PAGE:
Tom Sorensen

Carolina Panthers founder’s statue is no tribute to his legacy. But it’s close to it.

If the statue of Jerry Richardson were human, it would be a toddler. The statue will celebrate its second birthday next week, the same week that Richardson celebrates his 82nd.

For a statue so young, it sure is beloved. Write that it should be removed, and many fans suggest that I should be.

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David Tepper, the new owner of the Carolina Panthers, says he is contractually obligated to leave the statue alone. The deal that Jerry Richardson cut when he sold the team demands that the statue remain.

Hurricanes and pestilence might destroy all that is around it. But the contract apparently says that neither hurricanes nor pestilence can topple the statue.

I hadn’t seen the statute since last season, so I paid it a visit at the north gate Tuesday. It’s still big, 12 feet, 10 inches high, still wears a dark suit and still holds an oversized football in its oversized left hand. Where it’s especially true to Richardson is the hair. Every one is in place.

Whether it stays or goes is not terribly important. But if it was my team, and I had the option, I’d remove it.

Some fans believe that the statue is a testament to the legacy of Richardson, the Panthers’ first owner. I don’t. The statue is a testament to the end, and for Richardson, the end was terrible. Women complained about sexual harassment, a scout was victim of a racial epitaph, and an NFL investigation found the allegations true.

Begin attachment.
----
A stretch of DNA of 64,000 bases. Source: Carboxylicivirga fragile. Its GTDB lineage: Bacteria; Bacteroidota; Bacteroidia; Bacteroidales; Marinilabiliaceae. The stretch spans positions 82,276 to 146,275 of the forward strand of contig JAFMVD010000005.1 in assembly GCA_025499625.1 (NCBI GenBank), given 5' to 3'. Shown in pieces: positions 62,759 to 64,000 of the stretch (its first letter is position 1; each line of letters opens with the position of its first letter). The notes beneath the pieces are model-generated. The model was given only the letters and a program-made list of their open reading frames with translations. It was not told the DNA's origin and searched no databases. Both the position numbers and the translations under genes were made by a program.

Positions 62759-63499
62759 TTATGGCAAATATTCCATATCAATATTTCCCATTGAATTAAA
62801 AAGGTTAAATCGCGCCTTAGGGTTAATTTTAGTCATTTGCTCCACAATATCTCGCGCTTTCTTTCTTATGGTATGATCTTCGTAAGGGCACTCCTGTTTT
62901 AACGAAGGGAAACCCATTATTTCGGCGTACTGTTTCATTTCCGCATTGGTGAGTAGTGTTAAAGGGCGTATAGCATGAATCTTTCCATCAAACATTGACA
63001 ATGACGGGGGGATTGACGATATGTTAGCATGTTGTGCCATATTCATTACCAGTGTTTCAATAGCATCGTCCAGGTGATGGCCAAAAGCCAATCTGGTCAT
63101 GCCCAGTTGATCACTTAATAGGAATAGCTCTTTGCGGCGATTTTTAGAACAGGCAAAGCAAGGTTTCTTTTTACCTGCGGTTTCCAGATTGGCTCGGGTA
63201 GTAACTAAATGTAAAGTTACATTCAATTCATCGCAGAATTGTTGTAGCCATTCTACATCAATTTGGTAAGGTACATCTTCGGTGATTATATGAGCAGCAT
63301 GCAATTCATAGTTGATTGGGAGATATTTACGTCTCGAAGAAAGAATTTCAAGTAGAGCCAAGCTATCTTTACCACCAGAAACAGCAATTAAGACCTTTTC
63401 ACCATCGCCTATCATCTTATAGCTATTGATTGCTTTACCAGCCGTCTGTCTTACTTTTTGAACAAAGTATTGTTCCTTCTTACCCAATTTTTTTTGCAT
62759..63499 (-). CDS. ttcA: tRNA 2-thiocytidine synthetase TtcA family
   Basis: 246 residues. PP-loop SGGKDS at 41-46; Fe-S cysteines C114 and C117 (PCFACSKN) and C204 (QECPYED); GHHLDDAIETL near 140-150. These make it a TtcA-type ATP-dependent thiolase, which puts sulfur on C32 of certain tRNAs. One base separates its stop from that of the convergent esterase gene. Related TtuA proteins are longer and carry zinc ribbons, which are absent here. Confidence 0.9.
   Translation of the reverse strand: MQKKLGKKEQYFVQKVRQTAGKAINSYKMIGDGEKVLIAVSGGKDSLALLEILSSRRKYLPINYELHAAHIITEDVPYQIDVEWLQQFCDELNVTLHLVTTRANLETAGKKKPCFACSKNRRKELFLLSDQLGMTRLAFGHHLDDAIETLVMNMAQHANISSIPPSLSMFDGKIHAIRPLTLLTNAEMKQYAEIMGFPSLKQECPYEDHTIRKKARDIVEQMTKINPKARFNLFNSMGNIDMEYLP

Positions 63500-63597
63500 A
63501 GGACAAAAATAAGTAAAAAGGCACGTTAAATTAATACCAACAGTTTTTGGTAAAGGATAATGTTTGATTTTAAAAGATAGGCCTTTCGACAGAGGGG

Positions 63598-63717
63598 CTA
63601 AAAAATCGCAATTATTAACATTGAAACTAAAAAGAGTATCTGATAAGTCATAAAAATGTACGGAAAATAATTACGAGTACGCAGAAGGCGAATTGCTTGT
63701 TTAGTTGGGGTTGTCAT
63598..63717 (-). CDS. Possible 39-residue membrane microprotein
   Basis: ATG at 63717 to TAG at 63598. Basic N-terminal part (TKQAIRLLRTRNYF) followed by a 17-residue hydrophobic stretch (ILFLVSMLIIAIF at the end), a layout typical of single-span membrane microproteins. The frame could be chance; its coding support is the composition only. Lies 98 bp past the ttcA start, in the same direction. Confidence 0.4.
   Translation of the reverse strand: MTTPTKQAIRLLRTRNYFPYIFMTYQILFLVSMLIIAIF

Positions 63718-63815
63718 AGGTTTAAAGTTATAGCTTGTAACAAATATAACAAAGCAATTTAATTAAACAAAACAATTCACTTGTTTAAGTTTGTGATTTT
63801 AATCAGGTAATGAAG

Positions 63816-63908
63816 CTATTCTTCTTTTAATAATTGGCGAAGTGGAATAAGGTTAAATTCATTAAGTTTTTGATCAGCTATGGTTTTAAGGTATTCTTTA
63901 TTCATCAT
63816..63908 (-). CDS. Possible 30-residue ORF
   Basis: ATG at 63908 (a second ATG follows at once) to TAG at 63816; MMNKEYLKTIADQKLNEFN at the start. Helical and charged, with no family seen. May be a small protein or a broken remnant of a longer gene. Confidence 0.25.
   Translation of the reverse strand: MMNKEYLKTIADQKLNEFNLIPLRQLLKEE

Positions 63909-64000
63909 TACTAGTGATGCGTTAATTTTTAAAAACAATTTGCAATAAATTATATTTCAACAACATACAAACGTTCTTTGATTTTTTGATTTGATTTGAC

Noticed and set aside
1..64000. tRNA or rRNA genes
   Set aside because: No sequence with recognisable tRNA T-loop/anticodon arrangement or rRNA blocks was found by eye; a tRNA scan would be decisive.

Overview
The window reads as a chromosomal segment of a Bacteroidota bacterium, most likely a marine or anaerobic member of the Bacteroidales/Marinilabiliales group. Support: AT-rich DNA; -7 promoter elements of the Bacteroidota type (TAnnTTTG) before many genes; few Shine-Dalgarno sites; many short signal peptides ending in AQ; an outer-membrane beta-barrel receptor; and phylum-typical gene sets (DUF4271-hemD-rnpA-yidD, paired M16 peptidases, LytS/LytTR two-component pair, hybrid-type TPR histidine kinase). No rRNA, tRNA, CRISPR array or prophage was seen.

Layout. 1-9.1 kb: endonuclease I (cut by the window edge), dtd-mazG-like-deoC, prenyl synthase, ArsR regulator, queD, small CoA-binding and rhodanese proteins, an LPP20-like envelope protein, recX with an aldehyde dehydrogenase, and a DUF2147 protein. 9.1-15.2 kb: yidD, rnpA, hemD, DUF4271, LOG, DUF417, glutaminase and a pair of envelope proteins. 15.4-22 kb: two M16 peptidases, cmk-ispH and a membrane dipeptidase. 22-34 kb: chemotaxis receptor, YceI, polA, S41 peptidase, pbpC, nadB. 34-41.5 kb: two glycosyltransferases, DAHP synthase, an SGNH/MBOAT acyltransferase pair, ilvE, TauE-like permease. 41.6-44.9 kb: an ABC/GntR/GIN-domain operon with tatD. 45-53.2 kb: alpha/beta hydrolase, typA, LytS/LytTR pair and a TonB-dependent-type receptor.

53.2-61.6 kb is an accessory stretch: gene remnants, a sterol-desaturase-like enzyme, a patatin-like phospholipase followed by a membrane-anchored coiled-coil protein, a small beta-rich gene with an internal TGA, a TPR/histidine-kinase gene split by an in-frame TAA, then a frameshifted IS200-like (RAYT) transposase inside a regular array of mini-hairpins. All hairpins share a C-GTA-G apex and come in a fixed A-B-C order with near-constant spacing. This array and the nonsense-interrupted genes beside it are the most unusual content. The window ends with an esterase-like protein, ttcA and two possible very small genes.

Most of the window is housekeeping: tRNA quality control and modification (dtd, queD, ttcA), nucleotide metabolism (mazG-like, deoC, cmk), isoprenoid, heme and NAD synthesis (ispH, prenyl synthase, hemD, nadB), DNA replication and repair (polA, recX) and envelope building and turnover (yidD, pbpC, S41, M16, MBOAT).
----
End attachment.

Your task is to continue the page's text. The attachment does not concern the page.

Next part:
When I see the statue, I think of the sad conclusion, a testament to an abuse of power.

Like the rest of us, Richardson’s legacy supersedes that conclusion. He did bring the NFL, the country’s most popular sport, to the Carolinas and to Charlotte. He did interact with fans, giving them rides in his golf cart, talking and laughing and making them feel as if they were part of his team.

So why shouldn’t there be a testament to the man?

There is. Look past the 4,500-pound statue and you see Bank of America Stadium. That’s Richardson’s legacy.

The stadium is outdated just as every stadium, arena and ballpark built in the mid-1990s is outdated. But it’s stylish and built with care, as the wide concourses attest.

That stadium is Richardson’s legacy, and as long as it stands, will continue to be.

Tom Sorensen is a retired Charlotte Observer columnist. Sign up for his newsletter, and follow him on Twitter: @tomsorensen

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